Google Analytics sampling data

James Standen Analytics Canvas Tool, Avoiding sampling, Google Analytics API Leave a Comment

Google Analytics is being used by some very large websites. The result is that there is a lot of data, and one of the realities of tracking a high traffic website with Google Analytics is that often data will be returned as a statistical sample, rather than exact metrics.

Ask for too much data and you will get an estimate.

What happens is, in order to ensure rapid return on queries, and to manage the load on the infrastructure, Google can make the decision to sample the data, rather than actually calculate the exact values.

UPDATE: when this blog post was originally written, Google returned a “Confidence interval” which was a statistical measure of the accuracy of the sampling. This value has since been depreciated.

It is completely understandable why Google needs to sample, and this is only a concern for pretty large traffic levels. But for those sites that are using Google Analytics and have very high traffic it happens. And sometimes you just need the actual data.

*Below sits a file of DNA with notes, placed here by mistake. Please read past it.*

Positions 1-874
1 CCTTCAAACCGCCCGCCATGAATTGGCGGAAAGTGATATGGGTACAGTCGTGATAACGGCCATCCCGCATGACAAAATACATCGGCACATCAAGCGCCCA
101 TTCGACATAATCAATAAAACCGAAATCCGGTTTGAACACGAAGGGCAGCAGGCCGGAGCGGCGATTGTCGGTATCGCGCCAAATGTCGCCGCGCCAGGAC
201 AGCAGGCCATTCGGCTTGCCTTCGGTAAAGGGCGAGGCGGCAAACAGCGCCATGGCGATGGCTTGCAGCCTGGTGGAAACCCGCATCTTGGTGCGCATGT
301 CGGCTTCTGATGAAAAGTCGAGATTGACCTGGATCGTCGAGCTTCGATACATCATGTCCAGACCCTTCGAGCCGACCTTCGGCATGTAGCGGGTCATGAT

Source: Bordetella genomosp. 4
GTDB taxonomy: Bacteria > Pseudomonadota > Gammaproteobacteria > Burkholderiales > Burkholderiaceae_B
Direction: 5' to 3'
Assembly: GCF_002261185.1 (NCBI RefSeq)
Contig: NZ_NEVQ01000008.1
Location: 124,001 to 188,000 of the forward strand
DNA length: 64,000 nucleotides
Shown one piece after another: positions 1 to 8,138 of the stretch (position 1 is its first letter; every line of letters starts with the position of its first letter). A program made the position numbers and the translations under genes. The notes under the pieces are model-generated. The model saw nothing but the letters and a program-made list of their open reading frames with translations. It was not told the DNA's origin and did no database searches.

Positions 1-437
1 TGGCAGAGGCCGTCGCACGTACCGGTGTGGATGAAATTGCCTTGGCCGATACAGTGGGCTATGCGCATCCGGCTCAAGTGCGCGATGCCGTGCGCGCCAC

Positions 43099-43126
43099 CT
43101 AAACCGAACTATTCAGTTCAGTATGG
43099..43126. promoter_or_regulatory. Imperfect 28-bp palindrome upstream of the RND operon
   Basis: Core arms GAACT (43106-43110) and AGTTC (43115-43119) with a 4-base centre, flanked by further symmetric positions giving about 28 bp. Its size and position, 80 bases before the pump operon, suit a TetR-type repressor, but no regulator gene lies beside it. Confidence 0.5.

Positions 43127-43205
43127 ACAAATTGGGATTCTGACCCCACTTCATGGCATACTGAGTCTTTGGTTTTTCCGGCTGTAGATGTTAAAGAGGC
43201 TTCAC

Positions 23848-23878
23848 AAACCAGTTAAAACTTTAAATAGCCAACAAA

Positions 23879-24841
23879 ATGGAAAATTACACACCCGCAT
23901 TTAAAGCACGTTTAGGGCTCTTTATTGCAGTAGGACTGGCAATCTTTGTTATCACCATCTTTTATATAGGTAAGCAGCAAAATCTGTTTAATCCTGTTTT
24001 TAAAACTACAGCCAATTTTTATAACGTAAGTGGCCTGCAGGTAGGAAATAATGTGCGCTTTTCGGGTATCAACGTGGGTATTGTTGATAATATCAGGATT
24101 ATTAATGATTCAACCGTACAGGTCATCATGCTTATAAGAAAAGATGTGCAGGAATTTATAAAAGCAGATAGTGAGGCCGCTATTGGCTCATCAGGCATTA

For users that have BIG data needs, we’re very excited to be adding some very cool query partitioning capabilities into Analytics Canvas.

Solution? Analytics Canvas partitions the queries.

With partitioning, you can pull the exact data you need, and get it the way you want it. Analytics canvas lets you ask for very large queries, then automatically partitions that query into a series of API calls that can be managed to avoid sampling. All of this of course adheres strictly to the Google API rules.

There are limits as to what can be achieved with this kind of partitioning, however. The key limitation is that it cannot be used with queries that contain metrics such as “unique visitors” or “new visitors” etc. Because the query is broken down into multiple periods, Google assesses uniqueness on the individual periods, and therefore will not result in valid values. However for overall visit counts, page views, source information etc, partitioned queries can return exact numbers, providing sampling does not occur over the smallest partition period, the smallest possible being 1 day.

We want YOU to try it out on your big data.

Have you got big traffic, or have clients that do? We’d like to hear from you.

Even if you don’t have huge data, we’re always looking for web analytics pros to help us test out and improve what we think is going to be a key new tool for those who analyze data of all kinds.

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